Thursday, February 26, 2009
Tuesday, February 24, 2009
I was listening to an Educause podcast today which featured an interview with Martin Ramsey - founder and facilitator of LAMP ("a collaborative community of learners, linked via a common software platform and a shared learning and collaboration philosophy, across five states in central Appalachia"), which was awarded the Mellon Awards for Technology Collaboration.
One of the things that Martin Ramsey mentioned was the four "C"s - he was referring to schools, but it struck me that it was relevant for most institutions or businesses who are operating in the same area. The first C he mentioned was 'competition' - so organisations specialising in tertiary education might be seen as in direct competition with one another; if one enrols a student, that student will only study at one of the institutions. The second C was 'co-existence' - institutions rub along beside each other and pretty much ignore the fact that there are other institutions in their line of expertise. The third C was 'cooperation' where institutions work together, but never let the notion of best interests out of sight. The final C was 'collaboration', where institutions work actively together to create something that would not be possible if they had not decided to do so. As such, resources and ideas are shared, and a community grows around the collaboration.
Instead of institution you could put colleagues, learners, researchers...food for thought.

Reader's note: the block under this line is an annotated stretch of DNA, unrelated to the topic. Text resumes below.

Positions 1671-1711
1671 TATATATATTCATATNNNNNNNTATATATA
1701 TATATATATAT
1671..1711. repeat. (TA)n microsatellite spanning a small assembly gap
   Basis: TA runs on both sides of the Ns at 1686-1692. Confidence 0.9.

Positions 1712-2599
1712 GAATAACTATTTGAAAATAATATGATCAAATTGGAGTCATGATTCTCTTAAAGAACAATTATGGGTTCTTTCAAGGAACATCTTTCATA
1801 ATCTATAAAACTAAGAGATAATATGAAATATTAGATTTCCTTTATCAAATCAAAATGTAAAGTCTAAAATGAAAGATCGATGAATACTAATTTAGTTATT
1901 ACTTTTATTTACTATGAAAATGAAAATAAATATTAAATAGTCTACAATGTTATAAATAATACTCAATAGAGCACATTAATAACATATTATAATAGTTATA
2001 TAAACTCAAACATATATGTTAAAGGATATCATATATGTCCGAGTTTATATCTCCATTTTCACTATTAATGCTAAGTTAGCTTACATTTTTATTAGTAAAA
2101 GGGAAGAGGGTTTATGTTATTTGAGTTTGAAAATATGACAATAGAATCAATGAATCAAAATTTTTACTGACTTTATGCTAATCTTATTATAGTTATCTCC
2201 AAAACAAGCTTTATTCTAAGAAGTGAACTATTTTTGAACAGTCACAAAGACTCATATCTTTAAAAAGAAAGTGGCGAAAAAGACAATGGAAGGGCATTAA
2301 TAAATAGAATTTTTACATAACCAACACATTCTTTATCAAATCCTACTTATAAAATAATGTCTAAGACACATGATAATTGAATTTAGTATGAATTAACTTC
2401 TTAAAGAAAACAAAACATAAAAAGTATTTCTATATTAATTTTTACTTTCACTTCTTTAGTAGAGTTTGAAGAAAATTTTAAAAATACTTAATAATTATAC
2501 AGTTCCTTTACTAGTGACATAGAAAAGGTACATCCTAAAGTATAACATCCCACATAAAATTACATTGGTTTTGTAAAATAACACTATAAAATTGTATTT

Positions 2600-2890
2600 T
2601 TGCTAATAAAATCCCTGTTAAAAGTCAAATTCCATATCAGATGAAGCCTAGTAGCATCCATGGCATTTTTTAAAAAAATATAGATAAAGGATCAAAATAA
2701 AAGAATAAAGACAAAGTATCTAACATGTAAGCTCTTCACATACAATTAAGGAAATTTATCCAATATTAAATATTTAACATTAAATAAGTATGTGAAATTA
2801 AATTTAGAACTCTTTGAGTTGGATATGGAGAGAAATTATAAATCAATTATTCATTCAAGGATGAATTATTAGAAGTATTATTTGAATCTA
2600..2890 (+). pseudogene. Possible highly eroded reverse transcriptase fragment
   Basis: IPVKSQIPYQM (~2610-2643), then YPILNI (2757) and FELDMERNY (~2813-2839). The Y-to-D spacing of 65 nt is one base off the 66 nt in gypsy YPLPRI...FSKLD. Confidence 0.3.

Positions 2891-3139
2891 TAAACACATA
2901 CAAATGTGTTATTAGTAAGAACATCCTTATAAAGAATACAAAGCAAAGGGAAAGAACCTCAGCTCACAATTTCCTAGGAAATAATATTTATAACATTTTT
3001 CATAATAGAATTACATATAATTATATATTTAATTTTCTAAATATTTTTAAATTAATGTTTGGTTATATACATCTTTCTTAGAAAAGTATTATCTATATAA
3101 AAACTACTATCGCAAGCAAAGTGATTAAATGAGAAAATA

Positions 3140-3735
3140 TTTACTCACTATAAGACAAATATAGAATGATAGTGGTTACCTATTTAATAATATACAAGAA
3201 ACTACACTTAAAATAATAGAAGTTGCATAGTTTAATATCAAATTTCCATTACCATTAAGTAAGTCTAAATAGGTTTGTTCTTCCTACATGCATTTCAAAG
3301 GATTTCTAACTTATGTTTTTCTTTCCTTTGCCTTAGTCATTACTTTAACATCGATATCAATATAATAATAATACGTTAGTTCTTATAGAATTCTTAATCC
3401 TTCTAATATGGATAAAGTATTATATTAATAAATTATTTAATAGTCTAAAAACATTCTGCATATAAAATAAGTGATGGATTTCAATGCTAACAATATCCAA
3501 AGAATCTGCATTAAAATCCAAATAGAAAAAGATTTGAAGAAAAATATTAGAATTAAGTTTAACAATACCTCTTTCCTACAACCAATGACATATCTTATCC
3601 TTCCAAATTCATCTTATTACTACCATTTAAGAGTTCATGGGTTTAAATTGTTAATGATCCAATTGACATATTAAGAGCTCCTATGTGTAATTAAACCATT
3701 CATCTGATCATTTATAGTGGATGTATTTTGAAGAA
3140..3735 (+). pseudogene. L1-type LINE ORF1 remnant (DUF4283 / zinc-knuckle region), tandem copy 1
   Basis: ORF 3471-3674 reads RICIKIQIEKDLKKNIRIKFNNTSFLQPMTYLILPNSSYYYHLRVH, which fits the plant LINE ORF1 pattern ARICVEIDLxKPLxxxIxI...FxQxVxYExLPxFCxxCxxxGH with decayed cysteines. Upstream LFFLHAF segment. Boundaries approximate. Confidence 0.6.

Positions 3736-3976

Image source: "Cute_c" by Moonshine Design_sd
Tuesday, February 17, 2009
Abstract:"The potential of information communication technology (ICT) to enhance learning is under-utilised even though there are numerous process models and frameworks have been developed to assist in the design and / or adaptation of curricula. Issues with many existing design models are complex and range from the pragmatic, such as resource requirements, skills and ‘ownership’ of a project, to models being mechanical, inflexible, hierarchical and / or impenetrable.
This session starts by exploring the learning and teaching value ICT can add to curricula, and then describes a process model and framework that I have adapted from existing examples. The accessible, scaffolded approach described is appropriate for very small teams or individuals working with few resources to develop resources ideal for instructors interested in blended learning and/or distance approaches.
The pedagogical underpinnings of a design process are outlined, in which practitioners identify a teaching and learning problem and assess whether ICT could enhance learners’ experience of new or existing programmes, modules, units, sessions, or learning objects. Guiding questions are posed to help support the process, and an iterative practice is encouraged whereby a design is developed, piloted, evaluated, revisited, modified and re-evaluated over time, with recognition that the practitioner’s experience, skills and attitudes are likely to shift.
The practical application of the model and framework is illustrated through an example developed for use in Moodle at UnitecNZ.